Exeter Ship Canal
|The Exeter Ship Canal|
The Exeter Ship Canal, also known as the Exeter Canal, downstream of Exeter, Devon, England. It was built in the 1560s which means it pre-dates the "canal mania" period and is one of the oldest artificial waterways in the UK.
At the start of Exeter's history, the River Exe was tidal and navigable up to the city walls enabling it to be a busy port. In the 1270s or 80s, the Countess of Devon, Isabella de Fortibus, built a weir across the river to power her mills (this weir is remembered in the name of the nearby suburb Countess Wear). This had the effect of cutting off Exeter's port from the sea and damaging its salmon fisheries. In 1290, trade with Exeter's port was restored, only to be blocked by a new weir built in 1317 by Hugh de Courtenay, 9th Earl of Devon (Isabella's cousin), who also built a quay at Topsham. Because of the blockages on the river, boats were forced to unload at Topsham and the earls were able to exact large tolls to transport goods to Exeter. For the next 250 years the city petitioned the King to have the waterway reopened, to no avail, until 1550 when Edward VI finally granted permission. However it was by then too late because the river channel had silted up.
In 1563, Exeter traders employed John Trew of Glamorgan to build a canal to bypass the weirs and rejoin the River Exe in the centre of the city where a quay would be built. Work began in February 1564, and was completed in Autumn 1566 or early 1567. The canal had three locks with vertical gates – the first pound locks to be built in Britain. They accommodated boats up to 16 tonnes. The original cut was 3 feet (0.91 m) deep and 16 feet (4.9 m) wide (0.9 m by 5 m). It ran one and three quarter miles (2.8 km) from just below the Countess Weir to the centre of Exeter. This navigation was not very effective; it could not be entered at all states of the tide, and the double transfer of cargo over such a short distance made it uncompetitive with road transport. The weir that maintains the water level in the quay is still named "Trew's Weir" after the canal's builder.
In 1677 the canal was extended and the entrance was moved downstream to Topsham. In 1701 the canal was deepened and widened to allow the passage of ocean-going ships. At the same time the number of locks on the canal was reduced to one. Floodgates were also fitted to the canal entrance. These improvements led to the canal being highly successful until demand for access declined with the end of the wool trade in the early nineteenth century and later with the rise of the railways.
There were many notable failures to connect Exeter and the South West to the national canal and rail networks: The Grand Western Canal linking Exeter to Bristol (1796) was never completed; The Bristol & Exeter Railway link to the canal basin was postponed in 1832 and 1844; The South Devon Railway ran services to the canal from 1867, but by this time the canal was too small to attract the sizeable ocean-going vessels and the canal was taken over by its creditors for sixteen years. Use of the canal has declined gradually ever since.
In 1939 the canal was still carrying some 63,000 tons of material annually, and after the war it was still seen as a useful means of transporting goods to and from its basin at Haven Banks, opposite Exeter Quay. Planning for the city after The Blitz recommended that Turf Lock, the canal's junction with the estuary, should be deepened and enlarged to allow ships of 600 tons to pass.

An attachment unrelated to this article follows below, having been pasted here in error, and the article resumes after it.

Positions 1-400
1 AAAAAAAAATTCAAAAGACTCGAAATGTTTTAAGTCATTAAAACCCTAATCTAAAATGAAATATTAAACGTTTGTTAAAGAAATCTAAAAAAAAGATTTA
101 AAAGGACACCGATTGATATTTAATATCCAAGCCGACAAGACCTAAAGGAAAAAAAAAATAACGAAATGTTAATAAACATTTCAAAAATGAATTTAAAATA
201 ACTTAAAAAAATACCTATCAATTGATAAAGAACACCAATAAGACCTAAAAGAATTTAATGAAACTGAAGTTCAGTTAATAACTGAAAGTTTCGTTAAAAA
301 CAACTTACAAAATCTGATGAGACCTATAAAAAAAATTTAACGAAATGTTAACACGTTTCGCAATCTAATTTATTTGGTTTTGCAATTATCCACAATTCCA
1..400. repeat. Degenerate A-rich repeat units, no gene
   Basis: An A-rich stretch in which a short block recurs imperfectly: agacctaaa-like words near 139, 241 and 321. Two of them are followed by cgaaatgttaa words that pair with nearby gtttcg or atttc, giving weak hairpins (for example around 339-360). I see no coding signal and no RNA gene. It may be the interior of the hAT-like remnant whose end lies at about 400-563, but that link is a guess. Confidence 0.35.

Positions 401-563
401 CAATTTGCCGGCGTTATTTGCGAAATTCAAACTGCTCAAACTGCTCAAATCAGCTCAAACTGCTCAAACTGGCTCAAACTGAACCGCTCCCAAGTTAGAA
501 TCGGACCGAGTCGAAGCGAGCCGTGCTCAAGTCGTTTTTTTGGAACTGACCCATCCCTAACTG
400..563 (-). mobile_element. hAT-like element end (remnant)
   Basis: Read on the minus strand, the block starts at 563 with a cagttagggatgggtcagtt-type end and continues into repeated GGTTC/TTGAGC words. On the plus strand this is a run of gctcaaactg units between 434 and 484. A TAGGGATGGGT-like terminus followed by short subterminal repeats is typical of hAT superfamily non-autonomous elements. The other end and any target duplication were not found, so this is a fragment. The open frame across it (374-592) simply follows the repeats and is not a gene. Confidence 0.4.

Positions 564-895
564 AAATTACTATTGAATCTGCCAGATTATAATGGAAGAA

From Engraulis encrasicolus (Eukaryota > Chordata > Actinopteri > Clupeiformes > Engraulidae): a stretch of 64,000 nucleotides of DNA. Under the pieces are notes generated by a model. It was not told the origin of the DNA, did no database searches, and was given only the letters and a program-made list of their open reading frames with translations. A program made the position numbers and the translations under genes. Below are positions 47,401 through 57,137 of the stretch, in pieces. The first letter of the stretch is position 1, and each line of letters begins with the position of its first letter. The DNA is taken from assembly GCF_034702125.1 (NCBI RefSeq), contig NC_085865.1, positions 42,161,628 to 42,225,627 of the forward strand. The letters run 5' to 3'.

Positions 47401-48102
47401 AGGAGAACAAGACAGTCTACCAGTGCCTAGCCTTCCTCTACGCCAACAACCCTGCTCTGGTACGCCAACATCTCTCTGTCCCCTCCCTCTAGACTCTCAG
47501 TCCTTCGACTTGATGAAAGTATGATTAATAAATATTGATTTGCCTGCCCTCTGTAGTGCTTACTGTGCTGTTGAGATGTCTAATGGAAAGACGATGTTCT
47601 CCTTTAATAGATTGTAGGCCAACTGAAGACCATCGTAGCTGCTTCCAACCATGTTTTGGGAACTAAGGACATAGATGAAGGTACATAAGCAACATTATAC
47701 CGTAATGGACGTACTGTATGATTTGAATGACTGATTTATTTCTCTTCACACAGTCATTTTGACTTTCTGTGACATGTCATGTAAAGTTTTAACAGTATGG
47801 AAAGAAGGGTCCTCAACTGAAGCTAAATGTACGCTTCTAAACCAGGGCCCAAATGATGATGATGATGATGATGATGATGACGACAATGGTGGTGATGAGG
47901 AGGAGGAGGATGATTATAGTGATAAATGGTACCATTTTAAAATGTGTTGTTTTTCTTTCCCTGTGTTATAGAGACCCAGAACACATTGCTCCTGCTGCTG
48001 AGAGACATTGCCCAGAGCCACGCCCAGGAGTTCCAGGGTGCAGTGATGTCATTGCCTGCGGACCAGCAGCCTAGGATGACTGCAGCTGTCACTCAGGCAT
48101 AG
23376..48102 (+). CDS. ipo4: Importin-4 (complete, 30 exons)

In May 1944 the bridge was used in rehearsals for the D-Day attack on the 'Canal de Caen' (Pegasus Bridge) and the River Orne (Horsa Bridge), by the Second Battalion Oxfordshire and Buckinghamshire Light Infantry. A plaque acknowledging this is sited on the south side of the bridges on the east bank.
The last commercial use of the canal was in 1972 when the Esso Jersey (now known as the "Kieler") left the canal basin, carrying oil to its terminal in New Jersey. However, the water board continued to run a sludge tanker, the Countess Weir, until 1997; originally a government-owned body, the water board was privatised in 1989.
The fall of commercial traffic in the 1960s coincided with the rise of leisure use of the canal. After some recent issues with the dumping of used marine-related equipment, the future of the canal looks bright with the city basin being included in part of a £24 million redevelopment. The quay area has been subject to redevelopment over recent years and is continuing to be converted to wider recreational use. The canal basin itself is popular for a range of water sports.
Throughout the year a small hand powered passenger ferry (a pull ferry) operates across the river by Exeter quay and canal basin during the day, though there is a footbridge close at hand. A ferry has been operating here since at least 1641.
- David Cornforth (February 2012). "Exeter Canal and Quayside - a short history". www.exetermemories.co.uk. Retrieved 14 September 2013.
- "Exeter Ship Canal, The First Four Hundred Years". www.exeter.gov.uk. Retrieved 13 September 2013.
- "Exeter Memories - Countess Wear". www.exetermemories.co.uk. Retrieved 2008-03-12.
- "Exeter Memories - Topsham, a short history". www.exetermemories.co.uk. Retrieved 2008-03-12.
- Clew, Kenneth R. (1984). The Exeter Canal. Chichester: Phillimore. ISBN 0-85033-544-2.
- "The city of Exeter, Letters and other papers". British History Online. Retrieved 2008-10-23.
- Blair, John (2007), Waterways and Canal-Building in Medieval England, Oxford University Press, ISBN 978-0-19-921715-1
- Jackman, W. T. (1916), The Development of Transportation in Modern England, Cambridge University Press
- Sharp, Thomas (1946). Exeter Phoenix - A Plan for Rebuilding. Exeter City Council. p. 81.
- Exeter Memories, Butts Ferry, accessed 2010-11-10
- Media related to Exeter Ship Canal at Wikimedia Commons